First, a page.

NR Digital


by Kevin D. Williamson
Nobody knows how to make a pencil, or a health-care system

Everybody knows the first words spoken on a telephone call — Alexander Graham Bell’s simple demand “Mr. Watson, come here. I want to see you.” April marked the 40th anniversary of the first cell-phone call, which was quite different in tone. Two research teams had been competing to bring the first real consumer cell phone to market, and the first mobile call was placed by Motorola engineer Marty Cooper to his chief rival, Joel Engel of Bell Labs. “Joel, this is Marty,” he said. “I’m calling you from a cell phone.” In other words: “You lose, suckers.”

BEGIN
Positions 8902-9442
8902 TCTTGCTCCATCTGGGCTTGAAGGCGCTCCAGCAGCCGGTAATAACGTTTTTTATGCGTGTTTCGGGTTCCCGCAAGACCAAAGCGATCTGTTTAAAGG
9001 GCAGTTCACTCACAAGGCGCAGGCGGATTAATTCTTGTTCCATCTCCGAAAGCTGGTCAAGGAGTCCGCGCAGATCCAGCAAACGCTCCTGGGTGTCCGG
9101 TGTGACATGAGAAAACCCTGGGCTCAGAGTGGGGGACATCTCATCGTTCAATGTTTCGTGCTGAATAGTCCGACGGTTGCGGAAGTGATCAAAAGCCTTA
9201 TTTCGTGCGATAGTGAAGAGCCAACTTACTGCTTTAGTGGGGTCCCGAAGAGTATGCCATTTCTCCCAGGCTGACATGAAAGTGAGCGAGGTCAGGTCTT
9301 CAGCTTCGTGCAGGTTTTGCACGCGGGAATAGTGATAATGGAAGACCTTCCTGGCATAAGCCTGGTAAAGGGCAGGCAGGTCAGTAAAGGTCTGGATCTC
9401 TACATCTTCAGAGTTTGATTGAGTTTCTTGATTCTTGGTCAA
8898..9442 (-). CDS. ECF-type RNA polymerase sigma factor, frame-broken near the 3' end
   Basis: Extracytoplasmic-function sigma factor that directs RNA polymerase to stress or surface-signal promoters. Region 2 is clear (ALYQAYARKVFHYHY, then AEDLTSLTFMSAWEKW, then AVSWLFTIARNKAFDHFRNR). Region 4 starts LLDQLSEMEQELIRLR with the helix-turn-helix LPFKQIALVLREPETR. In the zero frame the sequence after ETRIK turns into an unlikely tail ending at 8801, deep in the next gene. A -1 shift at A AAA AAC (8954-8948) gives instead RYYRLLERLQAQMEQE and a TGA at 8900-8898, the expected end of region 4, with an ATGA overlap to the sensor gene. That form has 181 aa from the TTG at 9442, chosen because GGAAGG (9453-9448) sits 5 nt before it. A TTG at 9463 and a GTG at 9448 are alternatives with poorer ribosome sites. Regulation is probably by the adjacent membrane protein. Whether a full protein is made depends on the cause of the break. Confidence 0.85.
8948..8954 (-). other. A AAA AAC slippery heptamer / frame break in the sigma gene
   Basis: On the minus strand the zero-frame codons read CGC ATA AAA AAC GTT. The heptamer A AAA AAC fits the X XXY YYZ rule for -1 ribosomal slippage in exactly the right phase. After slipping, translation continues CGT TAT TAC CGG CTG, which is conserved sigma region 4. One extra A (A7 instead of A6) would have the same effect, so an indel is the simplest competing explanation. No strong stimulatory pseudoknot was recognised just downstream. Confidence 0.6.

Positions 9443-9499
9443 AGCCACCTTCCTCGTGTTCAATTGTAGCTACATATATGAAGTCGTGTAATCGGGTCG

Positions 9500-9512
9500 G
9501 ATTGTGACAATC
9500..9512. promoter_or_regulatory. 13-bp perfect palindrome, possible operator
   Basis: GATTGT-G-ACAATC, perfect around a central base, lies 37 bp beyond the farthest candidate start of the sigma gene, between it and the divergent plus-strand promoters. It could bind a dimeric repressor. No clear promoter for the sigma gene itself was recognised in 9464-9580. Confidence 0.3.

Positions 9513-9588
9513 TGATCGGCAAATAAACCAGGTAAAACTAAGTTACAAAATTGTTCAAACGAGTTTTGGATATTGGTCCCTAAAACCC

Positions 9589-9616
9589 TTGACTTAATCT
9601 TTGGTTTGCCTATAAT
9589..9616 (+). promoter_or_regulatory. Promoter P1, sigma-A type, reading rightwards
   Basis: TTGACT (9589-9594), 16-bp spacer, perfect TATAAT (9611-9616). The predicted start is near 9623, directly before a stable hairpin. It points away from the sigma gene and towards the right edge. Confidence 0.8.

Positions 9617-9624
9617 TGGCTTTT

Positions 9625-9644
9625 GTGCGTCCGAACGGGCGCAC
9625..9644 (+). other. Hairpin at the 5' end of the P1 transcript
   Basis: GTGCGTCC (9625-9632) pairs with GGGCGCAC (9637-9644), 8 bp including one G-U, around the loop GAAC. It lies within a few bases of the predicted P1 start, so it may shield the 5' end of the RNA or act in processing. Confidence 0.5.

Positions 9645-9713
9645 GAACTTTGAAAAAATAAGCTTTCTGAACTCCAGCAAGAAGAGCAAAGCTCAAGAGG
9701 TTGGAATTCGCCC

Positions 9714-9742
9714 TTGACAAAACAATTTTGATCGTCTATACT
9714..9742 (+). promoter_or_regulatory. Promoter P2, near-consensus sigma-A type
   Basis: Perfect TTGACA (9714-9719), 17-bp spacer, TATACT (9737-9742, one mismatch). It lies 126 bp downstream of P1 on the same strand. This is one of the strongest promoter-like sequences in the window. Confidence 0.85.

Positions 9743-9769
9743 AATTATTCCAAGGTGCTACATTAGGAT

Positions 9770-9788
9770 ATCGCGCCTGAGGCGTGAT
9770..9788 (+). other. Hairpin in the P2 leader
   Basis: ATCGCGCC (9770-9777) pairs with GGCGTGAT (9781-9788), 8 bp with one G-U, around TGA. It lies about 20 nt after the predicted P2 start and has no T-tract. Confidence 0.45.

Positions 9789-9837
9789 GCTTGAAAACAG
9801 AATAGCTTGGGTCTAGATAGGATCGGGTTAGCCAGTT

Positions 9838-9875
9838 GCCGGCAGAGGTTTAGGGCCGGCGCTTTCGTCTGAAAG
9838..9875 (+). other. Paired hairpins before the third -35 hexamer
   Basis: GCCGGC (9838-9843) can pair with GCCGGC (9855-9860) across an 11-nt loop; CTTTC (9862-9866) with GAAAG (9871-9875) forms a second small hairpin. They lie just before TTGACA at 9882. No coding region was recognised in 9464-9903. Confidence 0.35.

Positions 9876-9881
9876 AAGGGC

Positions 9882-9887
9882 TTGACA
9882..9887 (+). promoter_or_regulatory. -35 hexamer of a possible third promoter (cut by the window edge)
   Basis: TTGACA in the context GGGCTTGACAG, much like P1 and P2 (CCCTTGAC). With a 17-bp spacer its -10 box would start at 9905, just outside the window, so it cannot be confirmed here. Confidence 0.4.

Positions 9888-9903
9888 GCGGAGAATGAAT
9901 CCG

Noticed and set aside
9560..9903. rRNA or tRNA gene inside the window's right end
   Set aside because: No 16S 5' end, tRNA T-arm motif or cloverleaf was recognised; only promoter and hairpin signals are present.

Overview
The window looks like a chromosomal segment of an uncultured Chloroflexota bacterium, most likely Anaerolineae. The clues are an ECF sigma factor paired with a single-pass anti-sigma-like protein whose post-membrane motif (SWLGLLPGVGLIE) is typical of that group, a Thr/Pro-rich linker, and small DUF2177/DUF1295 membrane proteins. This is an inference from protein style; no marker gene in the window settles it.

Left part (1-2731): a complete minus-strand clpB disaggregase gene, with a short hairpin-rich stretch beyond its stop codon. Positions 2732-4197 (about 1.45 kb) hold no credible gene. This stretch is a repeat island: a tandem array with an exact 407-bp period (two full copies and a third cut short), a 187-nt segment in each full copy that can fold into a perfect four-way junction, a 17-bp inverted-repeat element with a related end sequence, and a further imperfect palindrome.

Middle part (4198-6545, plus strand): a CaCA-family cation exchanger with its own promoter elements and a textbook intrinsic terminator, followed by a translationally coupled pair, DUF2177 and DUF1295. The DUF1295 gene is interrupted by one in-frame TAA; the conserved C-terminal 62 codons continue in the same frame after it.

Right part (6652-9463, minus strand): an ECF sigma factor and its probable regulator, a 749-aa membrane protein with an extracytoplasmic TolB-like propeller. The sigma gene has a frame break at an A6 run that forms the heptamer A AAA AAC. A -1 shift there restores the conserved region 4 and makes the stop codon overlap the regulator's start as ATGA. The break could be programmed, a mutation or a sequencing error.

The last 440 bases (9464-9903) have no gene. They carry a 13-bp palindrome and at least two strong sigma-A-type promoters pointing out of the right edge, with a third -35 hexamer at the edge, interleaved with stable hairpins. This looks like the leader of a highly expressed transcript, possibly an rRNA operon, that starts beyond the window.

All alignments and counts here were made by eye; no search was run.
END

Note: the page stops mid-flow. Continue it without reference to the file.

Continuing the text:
It took nearly a century to get from Alexander Graham Bell’s conversation to Marty Cooper’s, even though the basic technologies of mobile phones — telephony and radio — date from the 19th century. Conversely, it took only 66 years for mankind to go from the Wright brothers’ flight at Kitty Hawk to Neil Armstrong’s stroll on the moon. Technology does not move in predictable ways.

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